- Open Access
Three surgical planes identified in laparoscopic complete mesocolic excision for right-sided colon cancer
© Zhu et al. 2016
- Received: 8 September 2015
- Accepted: 30 December 2015
- Published: 12 January 2016
Complete mesocolic excision provides a correct anatomical plane for colon cancer surgery. However, manifestation of the surgical plane during laparoscopic complete mesocolic excision versus in computed tomography images remains to be examined.
Patients who underwent laparoscopic complete mesocolic excision for right-sided colon cancer underwent an abdominal computed tomography scan. The spatial relationship of the intraoperative surgical planes were examined, and then computed tomography reconstruction methods were applied. The resulting images were analyzed.
In 44 right-sided colon cancer patients, the surgical plane for laparoscopic complete mesocolic excision was found to be composed of three surgical planes that were identified by computed tomography imaging with cross-sectional multiplanar reconstruction, maximum intensity projection, and volume reconstruction. For the operations performed, the mean bleeding volume was 73 ± 32.3 ml and the mean number of harvested lymph nodes was 22 ± 9.7. The follow-up period ranged from 6–40 months (mean 21.2), and only two patients had distant metastases.
The laparoscopic complete mesocolic excision surgical plane for right-sided colon cancer is composed of three surgical planes. When these surgical planes were identified, laparoscopic complete mesocolic excision was a safe and effective procedure for the resection of colon cancer.
- Colon cancer
- Laparoscopic complete mesocolic excision
- Surgical plane
- Imaging anatomy
The concept and procedure for complete mesocolic excision (CME) was initially proposed by Hohenberger et al. [1, 2] in 2009, and it provided a correct anatomical plane and surgical approach for most cases of colon cancer. During en bloc resection of the colon, the fascial space of the posterior lobe of the mesocolon is completely dissected to separate the fusion fascia between the visceral fascia and the parietal fascia up to the radix of the mesocolon. As a result, the next higher level of blood vessels that need to undergo ligaturing are revealed. The colonic vessel roots also need to be cut off in order to obtain the maximum amount of lymphoid tissue [1–4].
The fascia space [5, 6] has no major blood vessels or nerves and can be conveniently and safely separated and modified. CME follows this fascial space as a natural surgical plane by which to perform an excision. As techniques have developed and improved, laparoscopic colon cancer surgery has been able to achieve the same effect as open surgery for colon cancer [7–11]. Furthermore, a greater number of surgeons are realizing the importance of CME and the feasibility of laparoscopic complete mesocolic excision (LCME) technology is increasingly being recognized [12–14]. However, the sight line for CME is from near to far, and the visual angle is restricted by the puncture location used in laparoscopic surgery. Therefore, manifestation of the LCME surgical plane during colon cancer surgery versus visualization of the LCME surgical plane with computed tomography (CT) imaging remains to be examined.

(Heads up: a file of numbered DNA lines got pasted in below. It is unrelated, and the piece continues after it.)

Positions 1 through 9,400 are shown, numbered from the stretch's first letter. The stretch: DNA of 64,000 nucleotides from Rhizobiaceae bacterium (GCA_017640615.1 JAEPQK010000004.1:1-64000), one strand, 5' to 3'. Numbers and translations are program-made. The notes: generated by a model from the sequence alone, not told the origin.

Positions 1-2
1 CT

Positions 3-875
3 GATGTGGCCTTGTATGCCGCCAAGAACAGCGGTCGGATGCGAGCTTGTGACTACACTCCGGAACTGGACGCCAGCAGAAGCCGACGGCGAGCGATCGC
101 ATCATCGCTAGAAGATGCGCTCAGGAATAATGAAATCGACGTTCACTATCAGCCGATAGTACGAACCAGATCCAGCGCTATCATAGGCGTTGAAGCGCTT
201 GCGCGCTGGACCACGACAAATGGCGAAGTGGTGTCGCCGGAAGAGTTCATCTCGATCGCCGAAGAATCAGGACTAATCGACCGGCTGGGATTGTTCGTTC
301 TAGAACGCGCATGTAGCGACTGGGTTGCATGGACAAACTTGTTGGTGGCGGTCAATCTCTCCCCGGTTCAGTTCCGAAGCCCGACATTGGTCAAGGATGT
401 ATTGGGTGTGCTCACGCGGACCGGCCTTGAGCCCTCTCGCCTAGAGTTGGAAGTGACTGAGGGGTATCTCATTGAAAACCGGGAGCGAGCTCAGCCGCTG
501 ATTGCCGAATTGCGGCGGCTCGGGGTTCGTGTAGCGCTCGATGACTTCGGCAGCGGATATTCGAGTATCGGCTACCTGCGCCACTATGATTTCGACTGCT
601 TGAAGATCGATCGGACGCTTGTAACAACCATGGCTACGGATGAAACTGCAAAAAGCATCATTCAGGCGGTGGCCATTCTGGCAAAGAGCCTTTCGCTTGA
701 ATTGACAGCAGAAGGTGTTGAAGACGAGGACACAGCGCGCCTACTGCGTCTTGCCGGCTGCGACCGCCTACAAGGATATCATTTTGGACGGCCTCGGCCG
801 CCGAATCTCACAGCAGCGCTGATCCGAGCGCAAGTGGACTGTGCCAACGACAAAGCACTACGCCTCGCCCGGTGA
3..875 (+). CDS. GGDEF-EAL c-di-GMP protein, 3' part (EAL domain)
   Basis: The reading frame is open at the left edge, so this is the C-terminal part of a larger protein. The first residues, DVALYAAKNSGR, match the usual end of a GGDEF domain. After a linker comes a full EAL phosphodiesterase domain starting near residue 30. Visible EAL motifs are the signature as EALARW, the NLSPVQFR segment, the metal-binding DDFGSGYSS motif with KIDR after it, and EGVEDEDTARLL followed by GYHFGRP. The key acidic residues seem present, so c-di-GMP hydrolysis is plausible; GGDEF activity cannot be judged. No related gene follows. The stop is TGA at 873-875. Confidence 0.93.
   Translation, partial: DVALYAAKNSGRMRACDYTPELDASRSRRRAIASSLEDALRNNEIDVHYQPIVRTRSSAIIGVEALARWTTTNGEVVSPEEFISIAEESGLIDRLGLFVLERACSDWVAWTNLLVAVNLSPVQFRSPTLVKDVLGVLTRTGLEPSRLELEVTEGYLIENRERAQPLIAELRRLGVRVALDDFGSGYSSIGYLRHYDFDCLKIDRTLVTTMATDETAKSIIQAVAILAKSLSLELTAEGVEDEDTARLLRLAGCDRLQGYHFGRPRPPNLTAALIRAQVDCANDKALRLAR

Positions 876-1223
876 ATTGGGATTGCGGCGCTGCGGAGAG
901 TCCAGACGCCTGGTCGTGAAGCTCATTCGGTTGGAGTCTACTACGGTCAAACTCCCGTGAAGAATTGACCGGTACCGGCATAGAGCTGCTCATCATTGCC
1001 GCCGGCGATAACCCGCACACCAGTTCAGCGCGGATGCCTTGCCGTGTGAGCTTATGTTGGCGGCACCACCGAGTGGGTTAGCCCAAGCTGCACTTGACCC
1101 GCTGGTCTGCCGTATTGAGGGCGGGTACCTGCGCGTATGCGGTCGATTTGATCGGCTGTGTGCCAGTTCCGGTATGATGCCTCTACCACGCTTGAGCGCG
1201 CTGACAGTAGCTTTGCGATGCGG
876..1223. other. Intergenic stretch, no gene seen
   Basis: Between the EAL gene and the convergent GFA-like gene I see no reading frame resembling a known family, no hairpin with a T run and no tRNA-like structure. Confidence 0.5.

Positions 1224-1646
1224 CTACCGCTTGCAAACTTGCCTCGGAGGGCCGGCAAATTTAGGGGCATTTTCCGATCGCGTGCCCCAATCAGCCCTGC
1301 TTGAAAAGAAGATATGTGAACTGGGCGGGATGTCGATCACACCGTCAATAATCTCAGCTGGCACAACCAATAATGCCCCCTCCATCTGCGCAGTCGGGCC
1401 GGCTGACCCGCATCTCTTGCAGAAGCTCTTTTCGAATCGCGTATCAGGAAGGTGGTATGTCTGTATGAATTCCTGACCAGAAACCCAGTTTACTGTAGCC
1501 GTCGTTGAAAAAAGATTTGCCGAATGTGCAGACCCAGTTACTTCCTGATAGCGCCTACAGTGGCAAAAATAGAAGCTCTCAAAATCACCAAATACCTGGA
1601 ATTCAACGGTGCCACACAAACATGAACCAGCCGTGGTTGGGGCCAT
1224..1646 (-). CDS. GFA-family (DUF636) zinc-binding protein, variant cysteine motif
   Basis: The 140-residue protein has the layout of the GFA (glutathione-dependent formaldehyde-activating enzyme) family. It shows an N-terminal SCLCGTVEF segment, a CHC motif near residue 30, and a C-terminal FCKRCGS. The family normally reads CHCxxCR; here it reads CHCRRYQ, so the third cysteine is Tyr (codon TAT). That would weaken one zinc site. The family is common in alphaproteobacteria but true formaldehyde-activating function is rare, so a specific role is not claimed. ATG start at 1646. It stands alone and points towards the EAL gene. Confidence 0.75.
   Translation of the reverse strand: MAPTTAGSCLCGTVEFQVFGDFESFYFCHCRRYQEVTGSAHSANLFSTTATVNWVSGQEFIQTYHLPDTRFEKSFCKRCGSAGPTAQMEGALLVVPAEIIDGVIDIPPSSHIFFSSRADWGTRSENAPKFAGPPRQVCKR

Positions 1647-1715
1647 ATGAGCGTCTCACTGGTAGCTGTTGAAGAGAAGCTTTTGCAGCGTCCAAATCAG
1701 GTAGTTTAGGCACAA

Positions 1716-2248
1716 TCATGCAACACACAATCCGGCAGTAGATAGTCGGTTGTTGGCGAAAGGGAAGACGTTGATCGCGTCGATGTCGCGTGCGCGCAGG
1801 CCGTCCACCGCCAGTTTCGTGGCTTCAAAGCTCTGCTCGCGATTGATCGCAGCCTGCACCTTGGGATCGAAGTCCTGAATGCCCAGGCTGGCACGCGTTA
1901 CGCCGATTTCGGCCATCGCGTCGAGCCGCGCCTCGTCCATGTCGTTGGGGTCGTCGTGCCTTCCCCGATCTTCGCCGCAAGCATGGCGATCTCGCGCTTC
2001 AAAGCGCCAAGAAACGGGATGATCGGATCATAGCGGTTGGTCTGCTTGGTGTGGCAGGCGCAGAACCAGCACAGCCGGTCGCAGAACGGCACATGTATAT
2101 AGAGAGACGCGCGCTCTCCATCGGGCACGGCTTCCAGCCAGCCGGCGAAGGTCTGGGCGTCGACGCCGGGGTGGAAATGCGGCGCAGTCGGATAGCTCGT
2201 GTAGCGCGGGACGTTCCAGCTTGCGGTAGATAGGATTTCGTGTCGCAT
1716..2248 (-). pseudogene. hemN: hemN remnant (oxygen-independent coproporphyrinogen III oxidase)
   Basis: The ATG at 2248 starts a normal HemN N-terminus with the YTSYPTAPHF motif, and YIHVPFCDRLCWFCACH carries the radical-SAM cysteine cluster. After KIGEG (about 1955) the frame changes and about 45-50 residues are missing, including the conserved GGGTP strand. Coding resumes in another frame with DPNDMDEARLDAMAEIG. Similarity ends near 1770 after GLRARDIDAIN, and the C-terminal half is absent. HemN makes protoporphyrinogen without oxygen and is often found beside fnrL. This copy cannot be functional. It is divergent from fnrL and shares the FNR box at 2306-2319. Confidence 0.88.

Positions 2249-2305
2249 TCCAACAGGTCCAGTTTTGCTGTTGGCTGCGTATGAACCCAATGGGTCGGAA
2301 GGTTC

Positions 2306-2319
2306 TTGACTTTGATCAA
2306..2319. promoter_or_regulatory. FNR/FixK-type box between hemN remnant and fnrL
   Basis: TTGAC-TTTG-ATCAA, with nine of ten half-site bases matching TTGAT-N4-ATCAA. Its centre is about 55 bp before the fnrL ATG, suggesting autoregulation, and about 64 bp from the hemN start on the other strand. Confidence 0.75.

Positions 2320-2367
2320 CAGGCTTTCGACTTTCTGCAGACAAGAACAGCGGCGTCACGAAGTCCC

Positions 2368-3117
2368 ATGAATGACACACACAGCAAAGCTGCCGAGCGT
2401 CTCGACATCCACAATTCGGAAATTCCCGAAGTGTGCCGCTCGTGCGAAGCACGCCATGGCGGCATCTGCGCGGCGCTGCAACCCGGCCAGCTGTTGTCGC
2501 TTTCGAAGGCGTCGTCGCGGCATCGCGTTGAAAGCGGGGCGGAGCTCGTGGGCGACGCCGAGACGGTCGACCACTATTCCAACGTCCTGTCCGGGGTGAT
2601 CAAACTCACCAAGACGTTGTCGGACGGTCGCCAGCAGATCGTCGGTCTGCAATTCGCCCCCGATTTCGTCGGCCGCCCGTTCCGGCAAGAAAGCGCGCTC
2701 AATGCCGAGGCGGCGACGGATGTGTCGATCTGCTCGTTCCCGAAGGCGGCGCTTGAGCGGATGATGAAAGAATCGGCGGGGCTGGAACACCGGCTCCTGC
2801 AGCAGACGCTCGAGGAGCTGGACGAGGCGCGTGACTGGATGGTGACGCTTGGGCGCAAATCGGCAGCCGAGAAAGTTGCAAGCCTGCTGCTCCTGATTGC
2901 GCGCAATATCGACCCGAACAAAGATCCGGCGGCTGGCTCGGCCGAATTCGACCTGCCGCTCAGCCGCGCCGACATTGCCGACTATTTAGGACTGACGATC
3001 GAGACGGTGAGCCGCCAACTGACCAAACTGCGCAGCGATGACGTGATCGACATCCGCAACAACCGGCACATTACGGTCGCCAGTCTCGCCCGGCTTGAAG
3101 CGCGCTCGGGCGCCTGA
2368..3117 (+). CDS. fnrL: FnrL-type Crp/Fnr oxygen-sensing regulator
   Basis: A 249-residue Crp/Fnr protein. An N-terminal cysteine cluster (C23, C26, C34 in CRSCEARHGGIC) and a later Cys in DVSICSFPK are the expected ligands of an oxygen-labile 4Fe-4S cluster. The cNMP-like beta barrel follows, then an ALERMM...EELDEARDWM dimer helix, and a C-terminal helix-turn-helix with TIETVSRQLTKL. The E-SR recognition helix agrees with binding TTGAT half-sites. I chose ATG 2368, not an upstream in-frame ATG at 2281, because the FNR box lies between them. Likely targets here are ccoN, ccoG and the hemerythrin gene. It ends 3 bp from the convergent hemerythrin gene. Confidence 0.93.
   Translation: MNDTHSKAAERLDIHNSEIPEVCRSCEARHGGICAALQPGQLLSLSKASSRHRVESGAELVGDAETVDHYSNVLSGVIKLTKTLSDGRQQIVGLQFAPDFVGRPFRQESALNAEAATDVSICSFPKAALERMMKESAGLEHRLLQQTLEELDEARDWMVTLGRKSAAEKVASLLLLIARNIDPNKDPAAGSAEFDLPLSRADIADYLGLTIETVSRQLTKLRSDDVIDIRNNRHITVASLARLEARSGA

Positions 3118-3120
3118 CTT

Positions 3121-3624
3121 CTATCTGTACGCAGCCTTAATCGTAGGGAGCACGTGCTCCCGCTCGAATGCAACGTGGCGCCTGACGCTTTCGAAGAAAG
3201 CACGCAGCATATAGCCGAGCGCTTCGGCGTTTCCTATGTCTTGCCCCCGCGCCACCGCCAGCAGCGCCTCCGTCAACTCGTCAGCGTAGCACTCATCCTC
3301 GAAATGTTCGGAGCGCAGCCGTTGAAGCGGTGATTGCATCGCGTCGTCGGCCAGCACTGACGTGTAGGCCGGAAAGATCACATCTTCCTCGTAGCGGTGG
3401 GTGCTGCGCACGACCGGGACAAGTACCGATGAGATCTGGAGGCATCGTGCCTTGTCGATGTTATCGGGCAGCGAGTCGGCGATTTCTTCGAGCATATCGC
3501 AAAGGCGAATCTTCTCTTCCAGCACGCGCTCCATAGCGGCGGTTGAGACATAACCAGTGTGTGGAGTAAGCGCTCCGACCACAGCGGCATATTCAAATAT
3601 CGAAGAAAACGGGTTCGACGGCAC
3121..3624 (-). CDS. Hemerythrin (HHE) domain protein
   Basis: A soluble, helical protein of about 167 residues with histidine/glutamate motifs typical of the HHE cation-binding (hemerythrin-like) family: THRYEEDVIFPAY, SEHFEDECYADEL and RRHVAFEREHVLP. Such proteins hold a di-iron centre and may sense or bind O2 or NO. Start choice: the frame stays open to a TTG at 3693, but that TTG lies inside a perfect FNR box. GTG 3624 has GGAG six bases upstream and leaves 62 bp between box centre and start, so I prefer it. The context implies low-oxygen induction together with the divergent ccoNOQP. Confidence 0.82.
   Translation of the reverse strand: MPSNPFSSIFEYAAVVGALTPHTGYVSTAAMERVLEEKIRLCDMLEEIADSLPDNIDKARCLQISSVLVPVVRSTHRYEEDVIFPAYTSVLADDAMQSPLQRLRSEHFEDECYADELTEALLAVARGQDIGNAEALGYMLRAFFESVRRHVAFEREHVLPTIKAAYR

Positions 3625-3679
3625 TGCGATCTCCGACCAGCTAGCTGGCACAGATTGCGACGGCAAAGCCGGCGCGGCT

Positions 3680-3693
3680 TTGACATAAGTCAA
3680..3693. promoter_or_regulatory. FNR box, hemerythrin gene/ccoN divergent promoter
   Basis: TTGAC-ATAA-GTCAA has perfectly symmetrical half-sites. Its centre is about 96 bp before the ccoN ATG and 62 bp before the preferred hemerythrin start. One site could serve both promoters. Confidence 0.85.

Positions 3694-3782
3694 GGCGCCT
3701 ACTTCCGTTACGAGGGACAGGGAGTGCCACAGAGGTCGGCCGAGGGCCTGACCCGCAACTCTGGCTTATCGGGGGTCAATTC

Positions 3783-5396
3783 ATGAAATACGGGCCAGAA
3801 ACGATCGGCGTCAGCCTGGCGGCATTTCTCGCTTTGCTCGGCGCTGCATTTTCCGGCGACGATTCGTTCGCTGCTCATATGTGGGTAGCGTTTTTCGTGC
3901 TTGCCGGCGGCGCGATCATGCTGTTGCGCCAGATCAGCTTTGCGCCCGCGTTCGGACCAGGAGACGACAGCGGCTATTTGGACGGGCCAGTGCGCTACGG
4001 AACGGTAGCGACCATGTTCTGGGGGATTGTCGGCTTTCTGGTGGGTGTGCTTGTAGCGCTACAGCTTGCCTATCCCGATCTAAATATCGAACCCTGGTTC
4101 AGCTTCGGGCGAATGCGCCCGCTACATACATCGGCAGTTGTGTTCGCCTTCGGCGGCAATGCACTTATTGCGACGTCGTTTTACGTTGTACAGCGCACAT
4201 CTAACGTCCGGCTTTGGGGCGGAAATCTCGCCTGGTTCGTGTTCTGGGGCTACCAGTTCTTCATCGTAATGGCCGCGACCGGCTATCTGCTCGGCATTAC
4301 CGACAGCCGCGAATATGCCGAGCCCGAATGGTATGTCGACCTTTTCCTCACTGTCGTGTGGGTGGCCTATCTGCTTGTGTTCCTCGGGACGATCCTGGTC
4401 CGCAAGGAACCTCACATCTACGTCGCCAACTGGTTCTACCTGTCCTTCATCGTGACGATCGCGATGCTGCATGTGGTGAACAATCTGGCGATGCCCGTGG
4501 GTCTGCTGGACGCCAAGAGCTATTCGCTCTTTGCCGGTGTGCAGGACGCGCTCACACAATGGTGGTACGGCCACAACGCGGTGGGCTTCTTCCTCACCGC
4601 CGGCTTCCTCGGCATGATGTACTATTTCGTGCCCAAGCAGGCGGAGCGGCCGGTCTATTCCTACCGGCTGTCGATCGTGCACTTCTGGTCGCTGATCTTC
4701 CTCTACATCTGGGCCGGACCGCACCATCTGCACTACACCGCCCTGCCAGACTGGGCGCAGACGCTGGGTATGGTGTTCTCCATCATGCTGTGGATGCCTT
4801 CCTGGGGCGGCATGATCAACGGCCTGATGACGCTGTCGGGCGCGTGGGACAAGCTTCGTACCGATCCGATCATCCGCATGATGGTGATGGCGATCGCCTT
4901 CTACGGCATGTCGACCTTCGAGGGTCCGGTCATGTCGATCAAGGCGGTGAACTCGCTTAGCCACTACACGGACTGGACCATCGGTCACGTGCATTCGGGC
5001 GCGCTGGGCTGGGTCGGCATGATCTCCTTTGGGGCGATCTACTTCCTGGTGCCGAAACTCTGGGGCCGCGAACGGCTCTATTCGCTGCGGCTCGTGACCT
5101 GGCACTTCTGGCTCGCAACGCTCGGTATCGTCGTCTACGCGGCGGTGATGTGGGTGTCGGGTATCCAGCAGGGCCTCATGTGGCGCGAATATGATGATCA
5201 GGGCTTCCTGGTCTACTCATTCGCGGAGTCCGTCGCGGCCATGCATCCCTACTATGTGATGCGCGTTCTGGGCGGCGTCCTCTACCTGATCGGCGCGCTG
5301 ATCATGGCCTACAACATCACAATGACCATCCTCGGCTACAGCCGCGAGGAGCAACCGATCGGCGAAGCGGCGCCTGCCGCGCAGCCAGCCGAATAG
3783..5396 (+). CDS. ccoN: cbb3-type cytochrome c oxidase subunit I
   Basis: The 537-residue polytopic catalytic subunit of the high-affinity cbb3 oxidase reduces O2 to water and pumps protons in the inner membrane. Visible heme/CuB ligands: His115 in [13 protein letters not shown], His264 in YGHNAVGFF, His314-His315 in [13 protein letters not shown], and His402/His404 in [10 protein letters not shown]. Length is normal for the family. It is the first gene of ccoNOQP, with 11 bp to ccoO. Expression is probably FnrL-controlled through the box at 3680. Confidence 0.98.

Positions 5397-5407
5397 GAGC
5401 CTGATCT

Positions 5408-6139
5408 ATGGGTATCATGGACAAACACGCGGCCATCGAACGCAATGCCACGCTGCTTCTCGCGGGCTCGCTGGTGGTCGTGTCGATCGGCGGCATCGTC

Therefore, the aim of this study was to identify the composition and spatial relationship of the surgical planes for LCME for right-sided colon cancer, as well as the surgical planes observed by CT imaging for LCME, based on observed anatomy, CT imaging of anatomical features, and embryonic development of the gastrointestinal tract.
Patients who underwent LCME for right-sided colon cancer at Shunde First People’s Hospital Affiliated to Southern Medical University approved the study between January 2011 and December 2013 were enrolled in this study. Informed consent was obtained from each patient, and this study was approved by our Institutional Ethics Committee. The inclusion criteria were as follows: (1) solitary right-sided colon adenocarcinoma, (2) preoperative CT confirmation that the tumor had not broken through the colonic serosa, and (3) cardiopulmonary and hepatorenal functions were suitable for laparoscopic surgery. The exclusion criteria were as follows: (1) detection of colonic obstruction or perforation due to the tumor, (2) lung and liver metastasis, (3) patients who had undergone abdominal surgery and had severe abdominal adhesions due to intraoperative exploration and therefore were not suitable for laparoscopic surgery, and (4) the presence of concurrent malignancy.
All of the patients were examined at 3-month intervals following surgery within the first 3 years, then half-yearly in the subsequent 2 years. Chest X-rays and transabdominal ultrasonographies were performed to screen for recurrence at each follow-up session. Surveillance colonoscopy and CT scans were performed every 6 months after surgery.
CT imaging anatomy
Each patient underwent fasting prior to being imaged in a supine position with a 128-slice CT instrument (SOMATOM Definition AS, Siemens). After observing the surgical plane of interest intraoperatively, reconstruction of the abdominal CT images was performed to display the same surgical plane. Multi-dimensional CT images of the colon were subsequently rebuilt to identify the location, composition, and spatial relationship of the LCME surgical planes for right-sided colon cancer.